1 Huge Reason You Shouldn't Count BlackBerry Out
As more employees bring their own devices to work, employers increasingly need efficient ways to keep all those gadgets secure. To that end, BlackBerry has announced its Secure Work Space solution for Apple iOS and Google Android, which separates work apps and data from the employee's personal apps and data in a streamlined manner. Thanks to the multiplatform support, BlackBerry has created a potentially massive opportunity to monetize non-BlackBerry devices.
According to Forrester Research, 200 million employees will bring their own devices to the workplace by 2016. Assuming that's an accurate measure, BlackBerry's addressable market could potentially be as large as 190 million devices, based on its coverage of 95% of smartphones shipped in the first quarter. At $99 per year per device, I wasn't kidding when I said this could be game changing for BlackBerry's business.
Getting real with it
It's unrealistic to say that Secure Work Space will capture 100% of its potential addressable market, generate more than $18.8 billion in service revenue, and that makes the stock a screaming buy today. Based on a potential total addressable market of 190 million devices, here's a more realistic look at how Secure Work Space could be accretive to earnings in 2016:
2016 Secure Work Space Capture Rate
Projected EPS Boost ($99 per device)
Projected EPS Boost ($50 per device)
Source: Author's calculations and BlackBerry. EPS = earnings per share. Projected EPS based on 524.16 million BlackBerry common shares outstanding as of June 24, 2013.
To arrive at projected EPS, I took BlackBerry's full-year 2012 service and software segment's gross profit margin of 86% and applied the same percentage to Secure Work Space's annual projected revenue. With analyst consensus expecting BlackBerry to lose $0.85 cents a share in 2015, it wouldn't be out the question for Secure Work Space's revenue to offset some or all of those losses.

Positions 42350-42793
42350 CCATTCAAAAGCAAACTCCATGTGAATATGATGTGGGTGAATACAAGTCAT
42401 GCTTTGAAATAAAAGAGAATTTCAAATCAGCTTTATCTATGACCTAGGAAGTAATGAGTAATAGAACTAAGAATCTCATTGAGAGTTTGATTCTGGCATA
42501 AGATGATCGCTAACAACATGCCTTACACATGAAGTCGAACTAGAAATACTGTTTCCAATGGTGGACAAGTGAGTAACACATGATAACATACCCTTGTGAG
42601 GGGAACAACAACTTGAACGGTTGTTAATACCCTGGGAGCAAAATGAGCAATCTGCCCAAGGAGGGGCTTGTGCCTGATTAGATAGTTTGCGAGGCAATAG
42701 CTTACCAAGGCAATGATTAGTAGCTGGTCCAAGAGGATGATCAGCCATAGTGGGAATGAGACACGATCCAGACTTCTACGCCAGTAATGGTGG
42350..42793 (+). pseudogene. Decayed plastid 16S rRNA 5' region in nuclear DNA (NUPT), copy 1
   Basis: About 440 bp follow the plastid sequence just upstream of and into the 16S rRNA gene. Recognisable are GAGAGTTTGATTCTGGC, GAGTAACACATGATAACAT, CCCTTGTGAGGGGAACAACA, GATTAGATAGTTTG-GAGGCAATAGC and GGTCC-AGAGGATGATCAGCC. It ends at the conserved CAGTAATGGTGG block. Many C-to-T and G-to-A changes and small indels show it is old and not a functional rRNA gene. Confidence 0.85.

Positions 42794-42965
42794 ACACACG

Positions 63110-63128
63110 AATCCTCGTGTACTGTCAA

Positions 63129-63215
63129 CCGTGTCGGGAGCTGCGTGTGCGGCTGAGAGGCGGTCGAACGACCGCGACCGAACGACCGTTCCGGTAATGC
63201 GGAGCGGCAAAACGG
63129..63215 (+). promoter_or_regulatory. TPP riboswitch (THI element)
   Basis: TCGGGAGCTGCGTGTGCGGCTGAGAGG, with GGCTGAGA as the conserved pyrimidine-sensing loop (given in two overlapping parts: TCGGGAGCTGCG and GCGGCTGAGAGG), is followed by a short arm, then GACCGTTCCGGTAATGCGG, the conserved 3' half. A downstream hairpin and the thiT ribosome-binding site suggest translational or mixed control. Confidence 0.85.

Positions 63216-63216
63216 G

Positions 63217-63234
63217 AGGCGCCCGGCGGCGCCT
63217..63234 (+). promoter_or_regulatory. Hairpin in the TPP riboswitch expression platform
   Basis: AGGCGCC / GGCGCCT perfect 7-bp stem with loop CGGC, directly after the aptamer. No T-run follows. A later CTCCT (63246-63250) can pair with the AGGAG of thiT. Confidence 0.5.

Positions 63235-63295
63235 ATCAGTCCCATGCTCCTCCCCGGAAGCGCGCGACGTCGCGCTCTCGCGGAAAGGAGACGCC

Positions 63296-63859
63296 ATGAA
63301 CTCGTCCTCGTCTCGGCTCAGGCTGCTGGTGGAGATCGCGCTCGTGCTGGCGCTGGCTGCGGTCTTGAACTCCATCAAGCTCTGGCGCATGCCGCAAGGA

According to Gartner, the enterprise mobile device management industry is undergoing a shift toward "container"-based solutions thanks to bring-your-own-device policies. Luckily, BlackBerry's Secure Work Space solution puts a secure "container" around any sensitive information stored on a device, putting it in an excellent position to benefit. As you can imagine, BlackBerry isn't the only game in town. In fact, there are more than 128 mobile device management vendors, all of which are likely vying to create container-based solutions. Where BlackBerry can stand out from the crowd is with its rock-solid security reputation and its familiarity among IT administrators. If push came to shove, BlackBerry could lower prices to remain competitive and it would likely still benefit the bottom line, assuming BlackBerry's 2012 software and service gross profit margin could be maintained.
As exciting as it is for BlackBerry to have a chance to drive subscriber growth from outside its ecosystem, investors shouldn't forget about the company's less-than-stellar smartphone turnaround efforts. Last quarter, only 40% of devices that shipped were of the freshly minted BlackBerry 10 variety, indicating that the company's turnaround efforts haven't thus far been well received. Additionally, the company is bleeding subscribers, which generate profitable revenue streams over their lifetime, putting a greater sense of urgency on the company to improve the outlook and not tap into its $3.1 billion of cash.
Arguably, with expectations solidly planted in the basement, BlackBerry doesn't have to hit a massive home run with Secure Work Space for the stock to be a home-run investment at these levels. A few signs of life could turn things around in a hurry.
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The article 1 Huge Reason You Shouldn't Count BlackBerry Out originally appeared on Fool.com.Fool contributor Steve Heller owns shares of Apple and Google. The Motley Fool recommends Gartner. It recommends and owns shares of Apple and Google. Try any of our Foolish newsletter services free for 30 days. We Fools may not all hold the same opinions, but we all believe that considering a diverse range of insights makes us better investors. The Motley Fool has a disclosure policy.
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